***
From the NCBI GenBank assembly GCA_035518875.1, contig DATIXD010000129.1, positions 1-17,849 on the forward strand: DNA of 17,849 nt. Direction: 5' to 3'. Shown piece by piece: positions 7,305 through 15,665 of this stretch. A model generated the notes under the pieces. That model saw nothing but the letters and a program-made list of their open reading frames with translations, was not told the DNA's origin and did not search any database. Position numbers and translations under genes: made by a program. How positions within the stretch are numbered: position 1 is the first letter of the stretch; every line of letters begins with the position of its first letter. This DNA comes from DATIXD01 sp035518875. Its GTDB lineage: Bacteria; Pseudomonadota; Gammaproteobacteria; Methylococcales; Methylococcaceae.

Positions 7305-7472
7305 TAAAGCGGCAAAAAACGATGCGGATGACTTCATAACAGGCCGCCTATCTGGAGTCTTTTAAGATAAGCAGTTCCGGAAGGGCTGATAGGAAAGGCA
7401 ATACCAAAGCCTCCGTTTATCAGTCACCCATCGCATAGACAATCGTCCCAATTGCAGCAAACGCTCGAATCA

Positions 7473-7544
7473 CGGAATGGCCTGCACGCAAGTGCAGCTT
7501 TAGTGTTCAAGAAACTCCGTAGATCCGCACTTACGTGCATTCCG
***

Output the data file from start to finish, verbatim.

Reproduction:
From the NCBI GenBank assembly GCA_035518875.1, contig DATIXD010000129.1, positions 1-17,849 on the forward strand: DNA of 17,849 nt. Direction: 5' to 3'. Shown piece by piece: positions 7,305 through 15,665 of this stretch. A model generated the notes under the pieces. That model saw nothing but the letters and a program-made list of their open reading frames with translations, was not told the DNA's origin and did not search any database. Position numbers and translations under genes: made by a program. How positions within the stretch are numbered: position 1 is the first letter of the stretch; every line of letters begins with the position of its first letter. This DNA comes from DATIXD01 sp035518875. Its GTDB lineage: Bacteria; Pseudomonadota; Gammaproteobacteria; Methylococcales; Methylococcaceae.

Positions 7305-7472
7305 TAAAGCGGCAAAAAACGATGCGGATGACTTCATAACAGGCCGCCTATCTGGAGTCTTTTAAGATAAGCAGTTCCGGAAGGGCTGATAGGAAAGGCA
7401 ATACCAAAGCCTCCGTTTATCAGTCACCCATCGCATAGACAATCGTCCCAATTGCAGCAAACGCTCGAATCA

Positions 7473-7544
7473 CGGAATGGCCTGCACGCAAGTGCAGCTT
7501 TAGTGTTCAAGAAACTCCGTAGATCCGCACTTACGTGCATTCCG